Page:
An alternative to parliamentary debate on a one year bankruptcy

With changes in our bankruptcy laws being delayed in parliament by more important debates on our marriage laws, an alternative opportunity for public debate is being offered by the Rosie Traill Bankruptcy Conference on 6 December in Sydney, the week that parliament resumes and then adjourns for the year.

These changes involve the reduction in the period of bankruptcy from 3 years to one – the Bankruptcy Amendment (Enterprise Incentives) Bill 2017 and changes to Part IX debt agreements, the ‘cheaper alternatives’ to bankruptcy, in the Bankruptcy Amendment (Debt Agreement Reform) Bill. 

Senior officers from AFSA are attending to explain the proposed changes, and to also discuss the impact of the Insolvency Law Reform Act 2016 on bankruptcy practice.

The full program also offers sessions on the full range of issues that arise in personal insolvency – voidable transactions, tax, regulation of trustees, codes, asset chasing, family law and much more – as well as the latest case law.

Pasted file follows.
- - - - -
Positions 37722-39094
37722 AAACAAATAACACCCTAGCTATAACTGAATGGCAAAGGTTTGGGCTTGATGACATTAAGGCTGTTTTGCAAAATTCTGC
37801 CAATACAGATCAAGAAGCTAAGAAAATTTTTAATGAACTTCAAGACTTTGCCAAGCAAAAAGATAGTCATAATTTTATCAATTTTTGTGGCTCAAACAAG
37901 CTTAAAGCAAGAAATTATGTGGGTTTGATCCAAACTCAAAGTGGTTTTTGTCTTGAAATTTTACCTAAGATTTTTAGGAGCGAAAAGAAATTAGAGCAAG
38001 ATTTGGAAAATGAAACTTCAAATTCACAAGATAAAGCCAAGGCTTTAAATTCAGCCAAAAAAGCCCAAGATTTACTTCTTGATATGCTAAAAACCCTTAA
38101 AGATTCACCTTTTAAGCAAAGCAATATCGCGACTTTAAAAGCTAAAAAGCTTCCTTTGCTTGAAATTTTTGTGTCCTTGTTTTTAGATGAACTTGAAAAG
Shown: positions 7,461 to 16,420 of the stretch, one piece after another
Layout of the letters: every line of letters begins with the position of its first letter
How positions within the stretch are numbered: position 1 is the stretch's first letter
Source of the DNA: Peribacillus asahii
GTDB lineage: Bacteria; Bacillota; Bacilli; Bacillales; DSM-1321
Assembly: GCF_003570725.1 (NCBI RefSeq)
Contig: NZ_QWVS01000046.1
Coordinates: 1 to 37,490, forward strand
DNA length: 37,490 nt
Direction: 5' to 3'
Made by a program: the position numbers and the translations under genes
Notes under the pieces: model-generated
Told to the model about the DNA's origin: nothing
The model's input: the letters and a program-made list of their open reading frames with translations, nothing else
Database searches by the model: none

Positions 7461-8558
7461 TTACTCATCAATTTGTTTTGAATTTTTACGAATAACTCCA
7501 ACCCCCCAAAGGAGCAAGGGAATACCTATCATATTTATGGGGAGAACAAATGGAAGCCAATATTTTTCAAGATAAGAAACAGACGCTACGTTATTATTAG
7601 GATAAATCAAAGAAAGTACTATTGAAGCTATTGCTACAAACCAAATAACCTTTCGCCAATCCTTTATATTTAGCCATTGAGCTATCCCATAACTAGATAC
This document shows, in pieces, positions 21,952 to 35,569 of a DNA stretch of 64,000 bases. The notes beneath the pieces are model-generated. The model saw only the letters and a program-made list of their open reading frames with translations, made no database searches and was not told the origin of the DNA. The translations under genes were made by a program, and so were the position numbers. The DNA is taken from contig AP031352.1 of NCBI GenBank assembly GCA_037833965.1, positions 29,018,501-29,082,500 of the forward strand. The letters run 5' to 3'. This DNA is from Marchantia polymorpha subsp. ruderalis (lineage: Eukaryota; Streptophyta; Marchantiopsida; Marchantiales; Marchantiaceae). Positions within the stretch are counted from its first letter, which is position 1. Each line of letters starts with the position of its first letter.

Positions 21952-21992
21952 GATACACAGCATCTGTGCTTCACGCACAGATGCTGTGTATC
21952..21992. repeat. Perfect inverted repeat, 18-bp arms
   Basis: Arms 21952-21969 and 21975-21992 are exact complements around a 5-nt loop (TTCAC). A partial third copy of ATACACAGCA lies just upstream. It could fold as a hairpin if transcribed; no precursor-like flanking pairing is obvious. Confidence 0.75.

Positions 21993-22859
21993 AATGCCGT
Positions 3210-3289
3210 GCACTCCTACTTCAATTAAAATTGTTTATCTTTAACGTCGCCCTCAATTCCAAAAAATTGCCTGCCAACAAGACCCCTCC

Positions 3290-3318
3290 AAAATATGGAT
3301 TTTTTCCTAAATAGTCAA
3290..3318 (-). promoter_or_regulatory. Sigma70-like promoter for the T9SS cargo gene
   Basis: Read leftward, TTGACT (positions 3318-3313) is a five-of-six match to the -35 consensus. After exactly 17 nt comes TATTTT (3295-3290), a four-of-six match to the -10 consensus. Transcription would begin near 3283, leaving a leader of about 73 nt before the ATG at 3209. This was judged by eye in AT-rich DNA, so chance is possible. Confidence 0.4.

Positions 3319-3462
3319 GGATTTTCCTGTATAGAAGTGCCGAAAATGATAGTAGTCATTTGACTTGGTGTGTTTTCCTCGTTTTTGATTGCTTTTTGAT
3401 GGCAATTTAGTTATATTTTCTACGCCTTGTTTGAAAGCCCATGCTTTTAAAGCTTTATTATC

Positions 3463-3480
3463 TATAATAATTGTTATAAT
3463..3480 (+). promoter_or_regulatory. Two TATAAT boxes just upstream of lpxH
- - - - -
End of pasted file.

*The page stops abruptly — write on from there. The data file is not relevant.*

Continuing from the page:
Rosie Traill also offers bankruptcy workshops the day before, on 5 December, providing intense instruction and guidance on the many issues that fall within the tasks of trustees, lawyers, creditors and financiers.  

The conference is chaired by a senior bankruptcy and corporate practitioner, who will ensure that topical, instructive and open debate is provided.

This is the only regular personal bankruptcy conference in Australia, sitting alongside the Traill annual corporate insolvency conferences, the next, the 17th, being on 19-20 March 2018.

The Attorney-General and our other federal politicians might best serve themselves and their constituents by taking note of what is expected to be a lively debate on one year bankruptcy and other reforms before what is always a very well-informed Traill audience.



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One Response

  1. Probably only 1 on 100 bankrupts are entrepreneurial.
    Credit agencies will still report for 7 years.
    Banks will still rely on credit agencies.
    Any bankrupt can borrow as much money as he likes if he discloses his bankruptcy.
    A bankrupt can compromise with creditors for an annullment.
    Corps Act bans “insolvent under administration” from corporate office.
    Does the Act need amendment, NO!
    Will some use a first 1 year bankruptcy to fund and prepare the way for the real business?

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